Autodesk wants your input again in its annual API survey. This used to be a closed survey for Autodesk Developer Network (ADN) members, but has been open to all for the last few years. If you do any AutoCAD-based development at all, I encourage you to take part. That includes those of us who do most of our development in LISP.
Here’s the direct link to the survey. As you can see if you click the link, there’s a lot of stuff in there that assumes you’re keen to get developing for AutoCAD WS. If you’re not quite so filled with Cloudy enthusiasm and would prefer Autodesk to expend its resources elsewhere (on fixing and improving Visual LISP, for example), please fill in the short survey and say so. It closes on 22 June, so you only have a week.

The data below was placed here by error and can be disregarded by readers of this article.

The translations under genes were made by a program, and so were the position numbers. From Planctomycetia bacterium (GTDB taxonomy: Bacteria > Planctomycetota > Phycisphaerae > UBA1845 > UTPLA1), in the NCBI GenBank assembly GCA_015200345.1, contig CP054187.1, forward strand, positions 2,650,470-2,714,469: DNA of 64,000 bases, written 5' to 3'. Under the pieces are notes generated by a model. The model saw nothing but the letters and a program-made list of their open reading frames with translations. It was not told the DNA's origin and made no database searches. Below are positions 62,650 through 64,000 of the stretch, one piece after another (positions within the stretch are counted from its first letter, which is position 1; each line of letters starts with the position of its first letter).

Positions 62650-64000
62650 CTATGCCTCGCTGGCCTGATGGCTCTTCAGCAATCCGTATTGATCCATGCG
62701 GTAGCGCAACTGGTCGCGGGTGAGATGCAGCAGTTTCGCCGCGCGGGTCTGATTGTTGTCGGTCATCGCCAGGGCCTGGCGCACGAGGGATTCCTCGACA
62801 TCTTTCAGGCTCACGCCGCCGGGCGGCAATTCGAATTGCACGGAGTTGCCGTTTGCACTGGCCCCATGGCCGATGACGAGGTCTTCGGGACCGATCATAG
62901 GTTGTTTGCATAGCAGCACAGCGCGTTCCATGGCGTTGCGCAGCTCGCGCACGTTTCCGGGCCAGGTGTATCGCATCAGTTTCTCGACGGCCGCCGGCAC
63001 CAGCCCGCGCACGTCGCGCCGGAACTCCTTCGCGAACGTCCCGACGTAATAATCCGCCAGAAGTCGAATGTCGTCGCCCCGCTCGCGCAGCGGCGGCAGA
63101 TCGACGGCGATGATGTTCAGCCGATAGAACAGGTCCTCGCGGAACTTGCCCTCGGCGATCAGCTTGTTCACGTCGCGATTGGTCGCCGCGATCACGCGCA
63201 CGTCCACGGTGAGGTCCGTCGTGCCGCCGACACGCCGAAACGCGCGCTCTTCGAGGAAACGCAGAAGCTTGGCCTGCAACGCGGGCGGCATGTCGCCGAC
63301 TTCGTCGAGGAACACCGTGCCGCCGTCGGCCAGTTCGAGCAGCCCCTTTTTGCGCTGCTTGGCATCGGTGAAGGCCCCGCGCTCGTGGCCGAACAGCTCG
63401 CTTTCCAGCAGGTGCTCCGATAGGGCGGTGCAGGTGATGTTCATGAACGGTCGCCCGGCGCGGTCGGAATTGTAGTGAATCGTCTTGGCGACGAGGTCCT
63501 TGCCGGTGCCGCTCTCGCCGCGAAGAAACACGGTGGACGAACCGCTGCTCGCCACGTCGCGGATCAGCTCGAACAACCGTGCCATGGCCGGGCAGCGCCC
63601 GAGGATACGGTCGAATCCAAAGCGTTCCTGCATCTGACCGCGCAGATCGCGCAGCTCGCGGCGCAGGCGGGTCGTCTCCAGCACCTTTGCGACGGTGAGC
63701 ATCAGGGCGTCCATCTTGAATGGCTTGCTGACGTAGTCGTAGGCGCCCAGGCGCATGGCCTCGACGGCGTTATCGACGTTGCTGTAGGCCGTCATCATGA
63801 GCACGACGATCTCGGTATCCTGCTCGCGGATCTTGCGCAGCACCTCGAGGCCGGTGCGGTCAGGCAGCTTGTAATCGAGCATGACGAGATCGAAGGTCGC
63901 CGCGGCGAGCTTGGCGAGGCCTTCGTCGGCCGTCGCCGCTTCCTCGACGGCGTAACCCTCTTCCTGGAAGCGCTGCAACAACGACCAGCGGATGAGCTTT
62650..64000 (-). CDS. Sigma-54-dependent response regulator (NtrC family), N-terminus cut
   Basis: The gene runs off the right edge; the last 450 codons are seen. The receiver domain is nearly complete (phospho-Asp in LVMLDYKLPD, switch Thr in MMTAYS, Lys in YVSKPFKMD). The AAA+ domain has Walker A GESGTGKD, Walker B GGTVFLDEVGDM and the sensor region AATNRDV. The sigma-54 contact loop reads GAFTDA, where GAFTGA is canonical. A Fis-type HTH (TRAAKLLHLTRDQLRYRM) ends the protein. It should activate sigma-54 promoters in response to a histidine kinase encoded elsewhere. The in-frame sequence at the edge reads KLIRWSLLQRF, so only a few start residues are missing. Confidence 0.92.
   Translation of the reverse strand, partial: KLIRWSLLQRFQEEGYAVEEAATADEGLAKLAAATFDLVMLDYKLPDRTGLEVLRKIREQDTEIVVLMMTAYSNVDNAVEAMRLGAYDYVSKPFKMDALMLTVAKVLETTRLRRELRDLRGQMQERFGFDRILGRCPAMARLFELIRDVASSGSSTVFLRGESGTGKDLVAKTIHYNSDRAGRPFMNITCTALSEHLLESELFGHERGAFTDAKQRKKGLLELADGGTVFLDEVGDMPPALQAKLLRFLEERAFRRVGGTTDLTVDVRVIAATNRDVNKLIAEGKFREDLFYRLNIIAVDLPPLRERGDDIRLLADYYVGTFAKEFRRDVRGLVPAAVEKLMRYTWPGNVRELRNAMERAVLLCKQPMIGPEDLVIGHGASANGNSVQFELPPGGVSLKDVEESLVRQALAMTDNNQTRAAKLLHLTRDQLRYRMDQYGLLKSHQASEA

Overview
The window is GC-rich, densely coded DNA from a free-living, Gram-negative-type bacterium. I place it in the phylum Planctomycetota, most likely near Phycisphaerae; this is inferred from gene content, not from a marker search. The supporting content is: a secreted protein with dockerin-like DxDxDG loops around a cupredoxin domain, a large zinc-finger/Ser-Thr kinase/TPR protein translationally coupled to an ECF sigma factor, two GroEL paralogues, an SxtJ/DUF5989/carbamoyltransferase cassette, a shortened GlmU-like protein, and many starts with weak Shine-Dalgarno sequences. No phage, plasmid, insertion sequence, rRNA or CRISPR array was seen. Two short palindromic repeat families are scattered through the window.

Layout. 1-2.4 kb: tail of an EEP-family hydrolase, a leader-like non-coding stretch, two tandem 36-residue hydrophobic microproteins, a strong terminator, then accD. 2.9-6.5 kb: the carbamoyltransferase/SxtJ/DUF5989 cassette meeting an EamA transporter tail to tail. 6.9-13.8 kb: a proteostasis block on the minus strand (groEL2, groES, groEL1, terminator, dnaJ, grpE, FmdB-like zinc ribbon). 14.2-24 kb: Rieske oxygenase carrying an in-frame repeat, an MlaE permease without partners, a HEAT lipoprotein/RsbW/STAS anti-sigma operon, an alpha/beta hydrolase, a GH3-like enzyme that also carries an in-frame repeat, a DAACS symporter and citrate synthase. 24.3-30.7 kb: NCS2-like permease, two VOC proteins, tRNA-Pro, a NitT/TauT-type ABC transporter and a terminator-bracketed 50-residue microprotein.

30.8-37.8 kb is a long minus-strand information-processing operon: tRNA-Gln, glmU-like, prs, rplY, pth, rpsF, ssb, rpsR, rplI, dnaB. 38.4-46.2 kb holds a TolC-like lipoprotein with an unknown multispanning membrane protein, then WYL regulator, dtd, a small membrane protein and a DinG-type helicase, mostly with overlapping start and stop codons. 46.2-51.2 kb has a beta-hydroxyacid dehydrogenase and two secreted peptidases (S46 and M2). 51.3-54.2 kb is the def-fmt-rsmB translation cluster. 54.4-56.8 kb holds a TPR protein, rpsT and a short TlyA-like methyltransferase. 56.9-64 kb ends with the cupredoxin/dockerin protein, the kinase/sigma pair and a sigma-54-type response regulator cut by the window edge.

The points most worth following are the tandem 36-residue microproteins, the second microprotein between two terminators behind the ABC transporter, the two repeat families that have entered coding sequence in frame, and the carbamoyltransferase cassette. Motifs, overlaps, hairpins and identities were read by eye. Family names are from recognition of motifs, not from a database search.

I’ve made the point before that while Cloud proponents like Autodesk have been happy to talk big on the potential benefits, they have been conspicuously (suspiciously?) silent on the legitimate concerns their customers have raised. The best responses you have been likely to see regarding such concerns can best be characterised as “glossing over”.
So it’s good to see that Autodesk has put together a white-paper-type-thing called Autodesk® 360: Work Wherever You Are – Safely. This 275 KB PDF, with 5 pages of actual content, puts Autodesk’s point of view about one of the aspects of Cloud that people commonly raise as a concern. This is a good start, but of course there are quite a few potential dealbreakers that need addressing yet.